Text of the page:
Humboldt-Universität zu Berlin - Institut für Sozialwissenschaften

Fabrics of Democracy

Fabrics of Democracy - Network

 

Based on many discussions and the longlasting desire for a format like that we, Toralf Stark (University of Duisburg-Essen), Christoph Mohamad-Klotzbach (University of Würzburg) and Norma Osterberg-Kaufmann (Humboldt University) would invite all those interested in a scientific network for theoretical and empirical research on the diversity of current meanings and understandings of democracy and on the genesis of a global concept of democracy to a monthly (zoom) event for multidisciplinary exchange.

You will find the idea underlying such an exchange briefly outlined in the post just published in The Loop: https://theloop.ecpr.eu/democracy-is-an-essentially-contested-concept/ and in the following a little more detailed.

 

Register

Please register for the following dates by mail at the corresponding email address:

marie.schmidt@hu-berlin.de 

We will then send the access data for the Zoom meeting to all those who have registered.

 

03.12.2021 (9:30-10:30 CET) - Democracy as an essentially contested concept

Norma Osterberg-Kaufmann (Humboldt-University Berlin), Toralf Stark (University Duisburg-Essen) and Christoph Mohamad-Klotzbach (University Würzburg)

 
21.01.2022 (9:30-10:30 CET) - Comparing the Former Poster Children: democratization and autocratization in Indonesia and Turkey.

Saskia Schäfer (Humboldt-University Berlin)

 

04.03.2021 (9:30-10:30 CET) - tbc

 

We would be very happy if you forward the invitation to interested colleagues.

 

Please contact us with your own suggestions for topics that you would like to discuss and/or if you would like to receive information about future dates and activities by mail:

marie.schmidt@hu-berlin.de

 

Democracy is an essentially contested concept

 

To strengthen democracy, we need new, innovative thinking. To identify the core norms underlying a universally valid concept of democracy, we propose opening up dialogue between empirical and theoretical approaches, and linking inductive and deductive methods.

 

‘The only game in town’ is arbitrary and limited

 

Our present understanding of democracy, as shaped by the major theorists of democracy in our discipline, is ultimately revealed to be an arbitrary and fragmentary concept based on an understanding of what some of us mean by democracy. Over time, however, the meanings of and controversy about the concept of democracy has changed considerably, and there is no reason to believe that the concept of democracy will not continue to be shaped by such contestations in the future. However, innovation also fosters resistance.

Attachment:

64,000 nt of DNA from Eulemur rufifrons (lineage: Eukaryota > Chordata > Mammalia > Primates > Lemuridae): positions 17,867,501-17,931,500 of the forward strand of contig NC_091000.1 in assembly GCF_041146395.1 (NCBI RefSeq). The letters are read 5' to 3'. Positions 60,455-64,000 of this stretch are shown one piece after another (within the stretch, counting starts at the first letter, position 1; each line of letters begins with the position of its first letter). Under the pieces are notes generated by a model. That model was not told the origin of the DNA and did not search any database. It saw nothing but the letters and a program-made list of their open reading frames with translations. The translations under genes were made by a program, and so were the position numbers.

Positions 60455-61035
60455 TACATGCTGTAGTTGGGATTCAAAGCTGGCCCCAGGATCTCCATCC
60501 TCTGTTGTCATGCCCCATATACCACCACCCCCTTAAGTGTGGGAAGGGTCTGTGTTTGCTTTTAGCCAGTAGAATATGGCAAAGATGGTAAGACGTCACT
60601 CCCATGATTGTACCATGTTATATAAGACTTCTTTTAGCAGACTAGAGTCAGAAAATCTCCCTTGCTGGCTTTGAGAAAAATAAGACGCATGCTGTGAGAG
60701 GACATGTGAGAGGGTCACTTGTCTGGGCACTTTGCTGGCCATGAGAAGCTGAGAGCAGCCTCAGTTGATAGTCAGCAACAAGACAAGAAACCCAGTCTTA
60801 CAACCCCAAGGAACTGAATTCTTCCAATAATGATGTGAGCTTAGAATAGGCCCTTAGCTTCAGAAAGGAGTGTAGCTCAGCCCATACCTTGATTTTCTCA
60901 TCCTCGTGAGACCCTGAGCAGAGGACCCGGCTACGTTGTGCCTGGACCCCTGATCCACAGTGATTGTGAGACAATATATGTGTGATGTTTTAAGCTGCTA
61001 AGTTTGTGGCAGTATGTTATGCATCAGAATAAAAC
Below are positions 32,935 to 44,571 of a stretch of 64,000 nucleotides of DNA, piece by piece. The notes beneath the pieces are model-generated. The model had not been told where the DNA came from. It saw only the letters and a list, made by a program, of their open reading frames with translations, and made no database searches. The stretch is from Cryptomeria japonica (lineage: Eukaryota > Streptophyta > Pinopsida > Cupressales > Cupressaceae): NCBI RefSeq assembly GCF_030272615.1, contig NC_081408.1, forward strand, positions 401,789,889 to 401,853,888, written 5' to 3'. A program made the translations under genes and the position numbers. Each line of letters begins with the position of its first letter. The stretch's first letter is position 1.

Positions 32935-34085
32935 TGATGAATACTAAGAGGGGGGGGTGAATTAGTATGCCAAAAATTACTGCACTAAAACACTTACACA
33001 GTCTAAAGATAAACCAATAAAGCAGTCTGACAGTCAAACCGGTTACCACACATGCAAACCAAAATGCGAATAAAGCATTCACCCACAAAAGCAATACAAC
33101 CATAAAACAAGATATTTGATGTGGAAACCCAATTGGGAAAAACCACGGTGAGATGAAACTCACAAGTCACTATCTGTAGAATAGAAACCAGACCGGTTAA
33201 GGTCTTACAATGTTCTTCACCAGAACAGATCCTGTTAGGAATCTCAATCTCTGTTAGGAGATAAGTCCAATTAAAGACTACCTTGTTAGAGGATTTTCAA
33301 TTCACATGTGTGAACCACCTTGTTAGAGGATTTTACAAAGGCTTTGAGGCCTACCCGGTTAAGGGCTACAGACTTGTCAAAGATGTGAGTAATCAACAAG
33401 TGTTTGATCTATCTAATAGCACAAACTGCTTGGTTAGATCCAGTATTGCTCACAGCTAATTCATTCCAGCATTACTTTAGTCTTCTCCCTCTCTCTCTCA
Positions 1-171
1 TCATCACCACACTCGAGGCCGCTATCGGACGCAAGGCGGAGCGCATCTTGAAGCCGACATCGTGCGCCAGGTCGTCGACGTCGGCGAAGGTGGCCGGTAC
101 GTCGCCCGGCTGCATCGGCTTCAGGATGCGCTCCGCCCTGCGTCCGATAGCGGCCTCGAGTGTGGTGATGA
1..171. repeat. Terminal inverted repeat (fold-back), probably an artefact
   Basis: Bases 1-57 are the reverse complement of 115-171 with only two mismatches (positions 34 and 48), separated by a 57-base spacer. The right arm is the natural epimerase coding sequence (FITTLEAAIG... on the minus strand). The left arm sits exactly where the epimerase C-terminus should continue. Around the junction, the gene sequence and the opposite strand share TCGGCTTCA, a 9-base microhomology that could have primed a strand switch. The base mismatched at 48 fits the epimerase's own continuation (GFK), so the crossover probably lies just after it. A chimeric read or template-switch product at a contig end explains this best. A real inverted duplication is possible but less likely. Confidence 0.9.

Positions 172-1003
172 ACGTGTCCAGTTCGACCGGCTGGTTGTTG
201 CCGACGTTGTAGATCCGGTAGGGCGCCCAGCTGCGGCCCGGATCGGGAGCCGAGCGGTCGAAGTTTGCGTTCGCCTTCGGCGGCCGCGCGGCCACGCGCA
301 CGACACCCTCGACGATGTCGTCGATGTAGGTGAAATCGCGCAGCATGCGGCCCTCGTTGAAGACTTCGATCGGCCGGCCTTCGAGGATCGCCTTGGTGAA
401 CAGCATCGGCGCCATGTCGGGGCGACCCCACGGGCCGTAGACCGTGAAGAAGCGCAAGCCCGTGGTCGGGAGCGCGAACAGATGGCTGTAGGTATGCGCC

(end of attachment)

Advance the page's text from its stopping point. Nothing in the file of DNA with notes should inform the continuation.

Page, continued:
Opening Pandora’s Box

Today, democracy is facing numerous challenges. Many say it is our duty as democratic scholars to defend democracy in its present form, not to question it. They argue that our search for a more comprehensive concept of democracy opens up a Pandora's Box. It thus also puts the core norms of democracy up for discussion, which risks undermining democracy, or hollowing out its value. We would like to respond to this. If we do not learn that there are different meanings and understandings of democracy, in the future we will have to deal more and more with an observable gap between the ideal of democracy and its reality. This includes the increasing lack of a common comprehension of democracy.

 

Therefore, we would like to challenge the preservers of the instrumental liberal and representative understanding of democracy that currently dominates our discipline, to open a debate, which in the end help to improve and preserve democracy. We therefore  propose an adaptation of the concept of democracy to render it strong enough to withstand the challenges of our time. This, of course, leaves contemporary research on democracy with a range of conceptual and methodological puzzles.

 

Three battlegrounds

There are many challenges to democracy, but we identify three main battle areas. Firstly, the prevailing understanding of democracy did not develop in a political vacuum. Power imbalances strongly affect what people consider relevant in our understanding of democracy. Knowledge production follows a Eurocentric hegemony; it spills over into the classical canon of democracy theory. Thus, it also influences the conceptualisation and operationalisation of democracy in empirical studies on the understanding of democracy, on support for democracy, and on the quality of democracyAs Fleuß argues, the inclusion of a postcolonial perspective in the question of what constitutes democracy is long overdue.

Democracy, however, is not only contested conceptually in the academic debate, but is also coming under pressure in its liberal, institutionalized form within political systems, thus naming the second battleground. We observe this in terms of declining satisfaction with the functioning of democracy and in terms of declining trust in its core institutions and actors. This turn is illustrated, for instance, by the rise of anti-democratic (populist, nativist, right-wing) and anti-system parties as well as the rise of non-democratic alternatives, e.g. technocratic regimes or authoritarian leadership.